Belding, Mich.-based BelleHarvest Sales Inc. is on track for another season of big Honeycrisp growth, said Chris Sandwick, the company’s vice president of sales and marketing.
Production of the variety could come close to doubling this year, giving Honeycrisps close to a 15% share of BelleHarvest’s total sales, Sandwick said.
In the fall, BelleHarvest will push tote bag sales of its Honeycrisps. Totes are not only an eye-catching option, Sandwick said, but they also protect delicate Honeycrisps better.
“We try to avoid 3-pound polys on Honeycrisps,” he said.
As the season progresses, BelleHarvest will switch to other packaging options for Honeycrisps and other varieties.
“We’re trying to get our premium trays out to more folks who haven’t worked with Honeycrisps in the past,” Sandwick said.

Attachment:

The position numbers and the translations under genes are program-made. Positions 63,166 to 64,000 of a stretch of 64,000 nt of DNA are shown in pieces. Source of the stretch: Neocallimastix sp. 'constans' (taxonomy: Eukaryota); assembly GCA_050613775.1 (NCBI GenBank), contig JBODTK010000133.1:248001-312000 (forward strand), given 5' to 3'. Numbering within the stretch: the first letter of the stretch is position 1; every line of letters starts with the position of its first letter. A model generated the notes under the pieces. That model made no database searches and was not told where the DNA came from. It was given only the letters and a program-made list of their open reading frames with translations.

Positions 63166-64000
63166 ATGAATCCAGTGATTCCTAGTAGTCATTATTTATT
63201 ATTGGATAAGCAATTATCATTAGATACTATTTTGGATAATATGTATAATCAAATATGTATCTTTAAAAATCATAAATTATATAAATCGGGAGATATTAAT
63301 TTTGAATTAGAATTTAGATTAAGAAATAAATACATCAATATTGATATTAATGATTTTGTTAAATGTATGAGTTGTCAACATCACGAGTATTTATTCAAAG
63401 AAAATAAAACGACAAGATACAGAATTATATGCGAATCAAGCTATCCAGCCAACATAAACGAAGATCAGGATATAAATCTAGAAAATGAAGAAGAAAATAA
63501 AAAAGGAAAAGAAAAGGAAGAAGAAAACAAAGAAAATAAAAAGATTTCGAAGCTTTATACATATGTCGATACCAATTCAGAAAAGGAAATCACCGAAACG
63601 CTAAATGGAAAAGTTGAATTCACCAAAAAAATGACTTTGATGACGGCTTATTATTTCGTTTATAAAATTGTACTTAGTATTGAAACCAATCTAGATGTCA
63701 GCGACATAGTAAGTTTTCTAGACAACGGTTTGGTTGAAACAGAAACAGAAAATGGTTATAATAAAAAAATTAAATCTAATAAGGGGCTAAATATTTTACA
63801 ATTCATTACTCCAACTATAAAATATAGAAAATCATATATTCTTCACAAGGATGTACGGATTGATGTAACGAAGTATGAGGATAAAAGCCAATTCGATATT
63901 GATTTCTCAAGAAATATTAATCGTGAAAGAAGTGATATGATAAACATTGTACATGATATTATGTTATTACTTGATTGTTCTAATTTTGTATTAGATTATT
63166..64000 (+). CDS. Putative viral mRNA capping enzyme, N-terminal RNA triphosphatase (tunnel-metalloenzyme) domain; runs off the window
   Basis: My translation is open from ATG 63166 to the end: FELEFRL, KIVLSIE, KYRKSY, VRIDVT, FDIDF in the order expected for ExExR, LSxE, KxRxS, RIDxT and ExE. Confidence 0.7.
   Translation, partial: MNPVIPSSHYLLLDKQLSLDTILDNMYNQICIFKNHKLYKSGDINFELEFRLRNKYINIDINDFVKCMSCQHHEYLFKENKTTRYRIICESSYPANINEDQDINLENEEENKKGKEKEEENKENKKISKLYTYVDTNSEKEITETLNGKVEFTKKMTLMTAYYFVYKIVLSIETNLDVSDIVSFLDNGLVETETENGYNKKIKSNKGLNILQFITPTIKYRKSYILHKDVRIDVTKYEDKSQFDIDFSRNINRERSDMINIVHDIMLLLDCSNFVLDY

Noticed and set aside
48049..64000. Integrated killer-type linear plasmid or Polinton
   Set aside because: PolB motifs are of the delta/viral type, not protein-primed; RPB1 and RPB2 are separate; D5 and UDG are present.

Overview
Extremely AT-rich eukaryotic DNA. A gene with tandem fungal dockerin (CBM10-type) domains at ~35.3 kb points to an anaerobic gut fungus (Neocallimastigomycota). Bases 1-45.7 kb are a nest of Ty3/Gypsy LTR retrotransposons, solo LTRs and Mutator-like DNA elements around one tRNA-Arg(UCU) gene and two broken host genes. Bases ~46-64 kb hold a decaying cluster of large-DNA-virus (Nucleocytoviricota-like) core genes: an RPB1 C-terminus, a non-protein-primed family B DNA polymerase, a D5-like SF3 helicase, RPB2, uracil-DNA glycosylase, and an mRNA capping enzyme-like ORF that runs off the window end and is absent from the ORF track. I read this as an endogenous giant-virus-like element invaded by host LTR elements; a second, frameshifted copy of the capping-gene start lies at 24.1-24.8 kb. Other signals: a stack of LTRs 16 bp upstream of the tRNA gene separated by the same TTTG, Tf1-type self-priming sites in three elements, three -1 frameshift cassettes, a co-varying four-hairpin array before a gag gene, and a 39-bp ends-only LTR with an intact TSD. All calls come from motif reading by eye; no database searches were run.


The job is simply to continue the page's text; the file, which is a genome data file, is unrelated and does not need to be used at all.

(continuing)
One of many Honeycrisp markets on the uptick for BelleHarvest is school foodservice.
“More and more schools are utilizing Honeycrisps, and they’re willing to do so at a higher price,” Sandwick said.
BelleHarvest ships a fair amount of Honeycrisps to area schools in the fall, he said. The apples tend to fall under a specialty category, however, because of their cost.
“They use them for a few weeks, then get out.”
As for the foodservice sector as a whole, BelleHarvest is being patient.
“Slowly, on a very small scale, foodservice is waking up to Honeycrisps and other premium varieties,” Sandwick said.
In addition to significantly increasing its Honeycrisps sales this year, BelleHarvest also expects more gradual increases of fujis and galas in 2014-15, Sandwick said.